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Got Hip Pain?

Hip Pain
A guide to signs, symptoms, treatment, and prevention in adults. Hip pain can be caused by a number of different reasons from traumatic injuries, overuse, and underlying conditions like arthritis.

Muscular Injury
A common cause of hip pain in adults is muscular weakness, strains, and overuse, especially in the hip flexor, groin, and lower abdominal muscles.  Hip flexor strain usually cause pain in the front of the hip and thigh, sometimes up into the lower abdominal region. These happen when you overstretch or tear the muscles responsible for lifting your leg and bending the waist.  Cyclists, runners, and soccer players are often burdened with these injuries.

Groin strains cause pain in the inside (medial) portion of the thigh, and can be very mild to severe.  These occur when you overstretch or tear the muscles on the inside of the thigh, called adductors.

Lower abdominal strains are sometimes mistaken for hip flexor strains because the pain can be in the same location.  However, the treatment for all of these injuries is very similar.


  • RICE Method:                  
    • Rest the injured area.
    • Ice the injury for 20 minutes at a time.  Do not apply the ice directly to the skin.
    • Compress the injured area with a wrap.  Do not pull tightly, as this can cut off circulation.
    • Elevate the injured area above the heart.
  • Anti-inflammatory medications, such as ibuprofen or naproxen
  • Gentle stretching

These injuries can be prevented by warming up before exercise, and cooling down after exercise.  For cyclists, making sure the seat is at an appropriate height can help reduce these muscular injuries.

Sciatica is pain in the lower back that radiates down through the buttocks, hip, and lower extremities.  There can be several underlying reasons for sciatic nerve pain, including disc herniation, arthritis of the spine, and spinal stenosis.  A primary care physician, sports medicine specialist, or an orthopedic physician can determine if your pain is deriving from the sciatic nerve.   Sciatic nerve pain can happen with activity or when at rest, and can sometimes cause numbness and paresthesia (pins and needles sensation).  Treatment for sciatic nerve pain typically depends on the underlying cause but can include anti-inflammatory medication, physical therapy, and ice.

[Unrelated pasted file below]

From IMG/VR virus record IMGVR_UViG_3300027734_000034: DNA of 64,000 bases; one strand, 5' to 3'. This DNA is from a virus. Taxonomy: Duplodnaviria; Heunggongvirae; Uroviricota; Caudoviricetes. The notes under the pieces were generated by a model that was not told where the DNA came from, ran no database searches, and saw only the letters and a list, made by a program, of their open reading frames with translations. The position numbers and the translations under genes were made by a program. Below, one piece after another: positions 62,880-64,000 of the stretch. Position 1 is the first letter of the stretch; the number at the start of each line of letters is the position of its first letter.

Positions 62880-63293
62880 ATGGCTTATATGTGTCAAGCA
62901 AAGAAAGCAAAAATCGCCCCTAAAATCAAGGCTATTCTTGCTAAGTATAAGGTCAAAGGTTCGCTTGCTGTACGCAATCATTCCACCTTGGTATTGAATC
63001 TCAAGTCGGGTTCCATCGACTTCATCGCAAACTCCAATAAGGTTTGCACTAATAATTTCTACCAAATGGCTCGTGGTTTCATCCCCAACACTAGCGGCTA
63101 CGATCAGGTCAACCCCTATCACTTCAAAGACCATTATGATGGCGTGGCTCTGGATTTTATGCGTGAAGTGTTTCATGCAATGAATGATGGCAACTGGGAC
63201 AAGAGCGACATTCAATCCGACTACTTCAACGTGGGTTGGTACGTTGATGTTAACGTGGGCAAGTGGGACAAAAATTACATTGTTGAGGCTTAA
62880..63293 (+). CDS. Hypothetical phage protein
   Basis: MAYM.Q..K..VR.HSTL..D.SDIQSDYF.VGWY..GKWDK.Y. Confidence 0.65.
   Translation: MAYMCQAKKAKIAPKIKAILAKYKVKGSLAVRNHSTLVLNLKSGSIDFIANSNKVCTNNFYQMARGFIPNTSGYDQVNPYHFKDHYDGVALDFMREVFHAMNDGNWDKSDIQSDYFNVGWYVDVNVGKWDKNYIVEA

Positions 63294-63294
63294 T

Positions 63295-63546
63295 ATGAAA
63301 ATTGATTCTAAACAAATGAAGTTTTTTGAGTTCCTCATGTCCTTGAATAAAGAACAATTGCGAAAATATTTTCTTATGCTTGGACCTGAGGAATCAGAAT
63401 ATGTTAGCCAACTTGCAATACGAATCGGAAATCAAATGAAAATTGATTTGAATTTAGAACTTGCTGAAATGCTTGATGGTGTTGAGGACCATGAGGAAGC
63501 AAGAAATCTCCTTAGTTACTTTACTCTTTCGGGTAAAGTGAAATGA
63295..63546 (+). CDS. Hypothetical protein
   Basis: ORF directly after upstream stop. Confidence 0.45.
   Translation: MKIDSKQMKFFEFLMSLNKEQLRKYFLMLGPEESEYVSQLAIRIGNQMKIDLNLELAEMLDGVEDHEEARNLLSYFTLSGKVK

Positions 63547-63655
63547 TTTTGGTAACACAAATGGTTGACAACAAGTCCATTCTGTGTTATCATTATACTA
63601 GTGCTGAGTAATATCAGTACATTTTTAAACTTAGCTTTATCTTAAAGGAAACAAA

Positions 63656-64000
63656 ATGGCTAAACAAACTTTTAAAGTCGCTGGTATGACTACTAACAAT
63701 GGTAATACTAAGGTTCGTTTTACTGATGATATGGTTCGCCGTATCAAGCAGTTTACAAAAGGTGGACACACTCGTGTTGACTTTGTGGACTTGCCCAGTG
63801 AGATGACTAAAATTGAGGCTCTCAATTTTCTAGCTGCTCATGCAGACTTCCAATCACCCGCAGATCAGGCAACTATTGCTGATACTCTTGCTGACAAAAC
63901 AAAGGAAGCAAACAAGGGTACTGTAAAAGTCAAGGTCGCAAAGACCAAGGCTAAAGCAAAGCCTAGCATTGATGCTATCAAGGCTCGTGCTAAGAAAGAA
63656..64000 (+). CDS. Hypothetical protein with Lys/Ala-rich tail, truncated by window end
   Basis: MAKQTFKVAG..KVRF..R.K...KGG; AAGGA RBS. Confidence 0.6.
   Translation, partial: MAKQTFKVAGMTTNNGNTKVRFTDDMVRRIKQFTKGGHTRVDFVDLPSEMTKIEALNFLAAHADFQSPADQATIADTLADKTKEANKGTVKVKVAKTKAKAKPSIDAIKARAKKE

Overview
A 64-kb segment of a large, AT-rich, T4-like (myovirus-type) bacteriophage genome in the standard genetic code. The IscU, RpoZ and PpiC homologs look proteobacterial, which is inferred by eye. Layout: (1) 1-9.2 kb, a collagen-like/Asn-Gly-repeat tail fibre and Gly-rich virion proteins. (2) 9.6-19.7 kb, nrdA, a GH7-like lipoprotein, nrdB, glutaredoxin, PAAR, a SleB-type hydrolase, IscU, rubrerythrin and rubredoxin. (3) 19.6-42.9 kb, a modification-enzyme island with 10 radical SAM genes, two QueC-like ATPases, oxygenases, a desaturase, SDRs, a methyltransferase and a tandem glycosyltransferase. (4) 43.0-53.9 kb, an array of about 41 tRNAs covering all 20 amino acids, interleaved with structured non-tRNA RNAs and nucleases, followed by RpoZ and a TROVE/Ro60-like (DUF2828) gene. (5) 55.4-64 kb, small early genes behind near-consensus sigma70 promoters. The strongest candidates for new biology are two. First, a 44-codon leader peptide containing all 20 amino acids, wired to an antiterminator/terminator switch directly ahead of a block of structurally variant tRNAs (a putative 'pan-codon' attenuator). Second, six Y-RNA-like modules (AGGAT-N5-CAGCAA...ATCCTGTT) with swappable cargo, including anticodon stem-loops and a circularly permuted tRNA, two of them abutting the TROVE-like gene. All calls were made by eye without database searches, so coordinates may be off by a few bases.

Arthritis in the hip is most common in people 50+ years of age, but it can occur in the younger population as well.  Arthritis occurs when the cartilage in the hips wear down over time.  People with arthritis may complain of joint stiffness, cracking, swelling, tenderness, and sometimes deformities in the joint.  Arthritis is diagnosed after an x-ray shows degeneration of the cartilage in the joint.

Treatment can include physical therapy, weight loss, ice, heat, medications, and joint replacement.  Although treatment can help, arthritis in the joint cannot be cured.

A hernia occurs when an organ pushes and bulges through the opening that normally holds it in place, such as the muscle or tissue.  The most common place for a hernia to happen is in the stomach or intestines.  A person with a hernia may have a bulge, swelling, or dull pain in the lower abdomen or groin.  Sometimes, however, a hernia can be asymptomatic.  A hernia can sometimes be misdiagnosed as a lower abdominal strain.  However, if the pain persists and does not seem to go away, call your physician to help rule out a hernia.  In some cases, a hernia may need to be surgically repaired.

If you think you have one of these conditions, please reach out to your local SSM Health Sports Medicine Outreach Liaison at 833-776-7767. They will be able to help you navigate the healthcare system and ensure you are aligned with the most appropriate healthcare provider.

Written by: Emma Coleman, MBA, ATC, SSM Health Sports Medicine Outreach Liaison

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